The concept of creative reuse aka upcycling, remaking or repurposing is not new. According to Grant Johnson, author of “1000 Ideas for Creative Reuse: Remake, Restyle, Recycle, Renew,” materials reuse has been around since medieval scribes scraped off and reused parchments, and the ancient Greeks melted down older bronze statues to make newer versions. Creative reuse, in its current incarnation, combines artistic expression with ecological responsibility served with a side of thrift.
In the hierarchy of what to do with our stuff, reduce should be the first action—quit buying so much stuff! Reduce means choosing to use or purchase things with care to reduce the amount of waste generated.
Reuse is different from recycling, where the products are broken down to its component parts and re-manufactured into new products. Creative reuse is also different from conventional reuse, where the product is used in its original purpose again.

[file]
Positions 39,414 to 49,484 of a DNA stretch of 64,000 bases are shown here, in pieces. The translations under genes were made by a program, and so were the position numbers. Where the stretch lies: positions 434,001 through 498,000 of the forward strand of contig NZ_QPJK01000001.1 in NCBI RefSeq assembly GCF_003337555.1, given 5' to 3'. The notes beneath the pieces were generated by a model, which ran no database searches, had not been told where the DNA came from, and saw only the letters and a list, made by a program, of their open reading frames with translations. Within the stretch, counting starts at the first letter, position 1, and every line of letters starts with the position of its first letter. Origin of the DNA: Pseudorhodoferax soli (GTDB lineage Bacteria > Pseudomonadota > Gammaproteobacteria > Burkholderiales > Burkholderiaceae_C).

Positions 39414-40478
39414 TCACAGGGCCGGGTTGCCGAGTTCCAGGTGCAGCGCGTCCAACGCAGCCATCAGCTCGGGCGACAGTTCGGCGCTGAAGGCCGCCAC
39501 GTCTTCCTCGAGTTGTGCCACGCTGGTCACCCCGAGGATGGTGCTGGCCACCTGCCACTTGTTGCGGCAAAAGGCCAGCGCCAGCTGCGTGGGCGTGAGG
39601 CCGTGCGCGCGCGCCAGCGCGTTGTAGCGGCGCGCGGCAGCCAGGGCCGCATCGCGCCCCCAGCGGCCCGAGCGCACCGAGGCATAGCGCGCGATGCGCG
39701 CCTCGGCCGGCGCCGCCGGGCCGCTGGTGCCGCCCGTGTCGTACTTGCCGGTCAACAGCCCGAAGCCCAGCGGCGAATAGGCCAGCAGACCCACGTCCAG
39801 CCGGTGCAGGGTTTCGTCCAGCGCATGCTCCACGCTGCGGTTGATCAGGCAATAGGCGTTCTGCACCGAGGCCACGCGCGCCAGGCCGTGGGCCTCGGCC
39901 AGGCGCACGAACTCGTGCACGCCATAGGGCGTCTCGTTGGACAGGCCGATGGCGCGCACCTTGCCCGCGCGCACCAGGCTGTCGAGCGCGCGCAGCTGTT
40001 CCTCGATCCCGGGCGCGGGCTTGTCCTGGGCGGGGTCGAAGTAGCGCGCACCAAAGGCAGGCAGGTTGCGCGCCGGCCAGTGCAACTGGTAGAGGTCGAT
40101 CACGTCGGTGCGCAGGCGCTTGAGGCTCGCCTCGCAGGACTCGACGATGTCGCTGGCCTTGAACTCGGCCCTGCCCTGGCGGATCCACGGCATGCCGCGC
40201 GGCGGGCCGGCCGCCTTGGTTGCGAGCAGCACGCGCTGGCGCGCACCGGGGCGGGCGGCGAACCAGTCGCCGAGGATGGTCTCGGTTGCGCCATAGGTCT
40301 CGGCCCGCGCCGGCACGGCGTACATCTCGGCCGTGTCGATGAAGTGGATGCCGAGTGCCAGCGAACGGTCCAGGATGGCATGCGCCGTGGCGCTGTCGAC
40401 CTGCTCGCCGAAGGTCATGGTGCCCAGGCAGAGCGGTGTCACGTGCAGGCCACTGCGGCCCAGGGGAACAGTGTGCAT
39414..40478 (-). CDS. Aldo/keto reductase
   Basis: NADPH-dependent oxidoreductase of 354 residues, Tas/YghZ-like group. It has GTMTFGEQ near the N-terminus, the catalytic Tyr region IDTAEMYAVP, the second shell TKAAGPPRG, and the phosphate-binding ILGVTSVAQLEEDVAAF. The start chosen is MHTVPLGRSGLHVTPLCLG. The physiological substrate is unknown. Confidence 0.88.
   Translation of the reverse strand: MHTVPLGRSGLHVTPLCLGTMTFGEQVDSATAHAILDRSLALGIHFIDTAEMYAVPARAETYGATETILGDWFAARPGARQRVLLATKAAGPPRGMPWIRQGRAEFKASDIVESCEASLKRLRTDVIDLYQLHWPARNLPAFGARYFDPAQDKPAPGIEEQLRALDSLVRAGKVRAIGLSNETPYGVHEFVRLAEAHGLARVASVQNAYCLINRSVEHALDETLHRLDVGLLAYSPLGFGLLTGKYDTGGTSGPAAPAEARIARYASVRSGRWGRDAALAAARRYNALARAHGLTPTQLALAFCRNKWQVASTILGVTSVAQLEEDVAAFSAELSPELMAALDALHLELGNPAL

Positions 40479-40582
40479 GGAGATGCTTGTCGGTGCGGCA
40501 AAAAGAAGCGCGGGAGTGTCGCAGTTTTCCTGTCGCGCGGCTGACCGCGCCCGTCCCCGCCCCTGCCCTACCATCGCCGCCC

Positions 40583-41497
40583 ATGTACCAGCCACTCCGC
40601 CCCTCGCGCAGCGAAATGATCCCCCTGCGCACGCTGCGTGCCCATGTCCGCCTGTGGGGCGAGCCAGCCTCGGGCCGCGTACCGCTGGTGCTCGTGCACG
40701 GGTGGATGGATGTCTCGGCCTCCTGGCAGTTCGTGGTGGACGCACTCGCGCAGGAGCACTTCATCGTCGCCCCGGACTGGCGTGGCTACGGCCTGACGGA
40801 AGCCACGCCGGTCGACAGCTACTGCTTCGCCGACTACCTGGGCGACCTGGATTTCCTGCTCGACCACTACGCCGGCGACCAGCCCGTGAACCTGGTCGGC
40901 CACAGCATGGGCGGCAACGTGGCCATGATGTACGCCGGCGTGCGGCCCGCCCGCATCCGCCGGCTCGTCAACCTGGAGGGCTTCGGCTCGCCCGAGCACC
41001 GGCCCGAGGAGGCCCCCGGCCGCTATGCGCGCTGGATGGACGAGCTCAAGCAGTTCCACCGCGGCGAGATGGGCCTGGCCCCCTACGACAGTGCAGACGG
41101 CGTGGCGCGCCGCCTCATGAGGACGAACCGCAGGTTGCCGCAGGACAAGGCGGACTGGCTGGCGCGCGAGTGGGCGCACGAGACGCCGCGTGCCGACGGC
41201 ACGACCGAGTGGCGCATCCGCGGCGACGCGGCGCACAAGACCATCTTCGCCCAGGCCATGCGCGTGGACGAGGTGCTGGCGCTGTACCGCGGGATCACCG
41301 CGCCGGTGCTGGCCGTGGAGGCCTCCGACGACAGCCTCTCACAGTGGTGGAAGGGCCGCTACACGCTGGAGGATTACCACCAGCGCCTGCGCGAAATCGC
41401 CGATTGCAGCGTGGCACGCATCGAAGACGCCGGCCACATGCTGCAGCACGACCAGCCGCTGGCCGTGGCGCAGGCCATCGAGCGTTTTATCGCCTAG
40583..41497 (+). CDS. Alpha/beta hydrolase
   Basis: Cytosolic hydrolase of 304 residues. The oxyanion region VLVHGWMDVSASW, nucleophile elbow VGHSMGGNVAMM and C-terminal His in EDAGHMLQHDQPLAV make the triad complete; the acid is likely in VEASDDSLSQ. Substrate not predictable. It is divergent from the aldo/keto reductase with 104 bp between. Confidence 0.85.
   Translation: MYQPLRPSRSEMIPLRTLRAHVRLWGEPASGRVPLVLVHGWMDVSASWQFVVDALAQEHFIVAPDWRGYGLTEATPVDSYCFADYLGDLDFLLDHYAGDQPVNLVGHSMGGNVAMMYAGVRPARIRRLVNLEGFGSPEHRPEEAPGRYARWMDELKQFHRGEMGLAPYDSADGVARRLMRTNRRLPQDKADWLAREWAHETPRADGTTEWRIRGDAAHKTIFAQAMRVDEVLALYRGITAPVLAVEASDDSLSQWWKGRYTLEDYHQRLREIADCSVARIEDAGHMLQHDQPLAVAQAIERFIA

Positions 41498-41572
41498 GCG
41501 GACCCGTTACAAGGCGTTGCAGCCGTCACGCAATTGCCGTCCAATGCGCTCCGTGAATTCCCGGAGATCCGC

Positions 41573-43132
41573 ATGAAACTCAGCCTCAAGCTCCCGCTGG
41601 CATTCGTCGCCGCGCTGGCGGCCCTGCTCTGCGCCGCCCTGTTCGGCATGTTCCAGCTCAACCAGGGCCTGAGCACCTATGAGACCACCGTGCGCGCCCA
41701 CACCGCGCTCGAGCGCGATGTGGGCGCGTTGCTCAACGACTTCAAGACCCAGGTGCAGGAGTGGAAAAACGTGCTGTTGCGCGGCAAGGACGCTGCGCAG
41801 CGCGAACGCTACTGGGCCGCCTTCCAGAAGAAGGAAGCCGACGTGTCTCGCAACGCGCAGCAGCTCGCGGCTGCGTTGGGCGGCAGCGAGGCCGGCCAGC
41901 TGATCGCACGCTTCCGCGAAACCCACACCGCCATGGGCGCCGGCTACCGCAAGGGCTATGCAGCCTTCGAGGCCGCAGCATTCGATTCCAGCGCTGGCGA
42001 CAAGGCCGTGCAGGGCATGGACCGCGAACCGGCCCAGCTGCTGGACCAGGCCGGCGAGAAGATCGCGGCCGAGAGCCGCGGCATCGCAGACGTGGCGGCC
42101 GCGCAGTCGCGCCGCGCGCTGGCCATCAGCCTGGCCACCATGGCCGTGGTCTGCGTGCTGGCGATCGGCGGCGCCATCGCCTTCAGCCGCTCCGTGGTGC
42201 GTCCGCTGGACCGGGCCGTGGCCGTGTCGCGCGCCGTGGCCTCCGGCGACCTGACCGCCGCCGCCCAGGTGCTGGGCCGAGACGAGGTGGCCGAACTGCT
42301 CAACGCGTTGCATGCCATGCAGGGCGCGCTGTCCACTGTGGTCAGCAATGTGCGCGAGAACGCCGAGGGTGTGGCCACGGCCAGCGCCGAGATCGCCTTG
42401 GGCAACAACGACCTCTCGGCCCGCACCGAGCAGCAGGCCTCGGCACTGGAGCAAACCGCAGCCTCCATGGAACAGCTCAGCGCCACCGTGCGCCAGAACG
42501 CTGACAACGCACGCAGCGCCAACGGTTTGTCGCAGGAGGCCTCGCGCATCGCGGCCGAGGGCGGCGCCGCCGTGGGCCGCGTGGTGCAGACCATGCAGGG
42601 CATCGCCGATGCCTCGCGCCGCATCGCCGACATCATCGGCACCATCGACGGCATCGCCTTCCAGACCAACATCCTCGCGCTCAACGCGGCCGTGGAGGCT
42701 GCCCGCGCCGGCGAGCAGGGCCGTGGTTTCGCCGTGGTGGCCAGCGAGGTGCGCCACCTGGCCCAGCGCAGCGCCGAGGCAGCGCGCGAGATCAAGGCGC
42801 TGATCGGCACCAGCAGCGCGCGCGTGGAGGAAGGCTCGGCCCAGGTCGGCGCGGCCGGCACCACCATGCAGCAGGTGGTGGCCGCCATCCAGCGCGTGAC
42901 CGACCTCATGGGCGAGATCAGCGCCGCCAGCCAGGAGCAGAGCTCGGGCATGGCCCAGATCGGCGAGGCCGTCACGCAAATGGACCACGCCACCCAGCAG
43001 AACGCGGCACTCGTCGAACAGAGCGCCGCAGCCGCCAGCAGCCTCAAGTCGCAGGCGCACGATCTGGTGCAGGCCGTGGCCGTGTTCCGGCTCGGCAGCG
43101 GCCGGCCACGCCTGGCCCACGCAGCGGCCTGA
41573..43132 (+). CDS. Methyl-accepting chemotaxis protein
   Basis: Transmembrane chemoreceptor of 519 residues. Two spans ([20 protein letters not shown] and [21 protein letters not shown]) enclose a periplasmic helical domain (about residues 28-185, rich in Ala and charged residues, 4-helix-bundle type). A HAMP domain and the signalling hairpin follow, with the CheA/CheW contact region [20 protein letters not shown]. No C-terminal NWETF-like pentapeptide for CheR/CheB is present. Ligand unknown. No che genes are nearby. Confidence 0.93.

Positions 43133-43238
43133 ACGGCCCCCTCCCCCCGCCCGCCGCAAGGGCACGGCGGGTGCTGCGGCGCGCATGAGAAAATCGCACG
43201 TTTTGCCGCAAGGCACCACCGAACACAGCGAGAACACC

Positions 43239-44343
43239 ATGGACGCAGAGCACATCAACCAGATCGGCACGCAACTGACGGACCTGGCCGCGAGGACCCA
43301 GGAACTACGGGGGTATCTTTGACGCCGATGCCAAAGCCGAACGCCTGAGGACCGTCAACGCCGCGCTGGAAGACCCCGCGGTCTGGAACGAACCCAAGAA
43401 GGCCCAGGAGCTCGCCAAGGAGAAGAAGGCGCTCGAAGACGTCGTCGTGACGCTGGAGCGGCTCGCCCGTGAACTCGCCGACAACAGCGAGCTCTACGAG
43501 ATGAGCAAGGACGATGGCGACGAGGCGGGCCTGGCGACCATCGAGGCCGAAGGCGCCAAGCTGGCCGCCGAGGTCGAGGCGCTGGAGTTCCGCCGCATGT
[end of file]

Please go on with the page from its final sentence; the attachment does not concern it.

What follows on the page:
Recycle means the conversion of a waste to form a new product.
Disposal is the magical ‘disappearance’ of all other trash to the landfill where most of it never, ever really goes away.
So have we piqued your interest to learn more about creative reuse? Wondering how to get started? The San Antonio Public Library is always a good resource for ideas and inspiration. Here’s a list of books complied by one of their helpful librarians.
“Modern upcycling: a user-friendly guide to inspiring and repurposed handicrafts for a trendy home”
“Reclaimed textiles: techniques for paper, stitch, plastic and mixed media”
“Vintage made modern: transforming timeworn textiles into treasured heirlooms”
“Creative recycling in embroidery”
“The Salvage Sisters’ guide to finding style in the street and inspiration in the attic”
“Trash formations east”
Quoted in the first paragraph, Grant Johnson’s book is full of marvelous art work pictures with corresponding materials list.
In addition there are many “maker” organizations and events popping up around town. The ‘maker culture’ invites people of all ages to be creative in a plethora of venues including—technology, DIY projects, artistic expression. Many of these projects are creative reuse. “Make San Antonio a creative hub for makers of all ages” is a good example.
Argentinian artist Elisa Insua calls her creative reuse art “immortalizing meaningless trash into works of art.” We agree.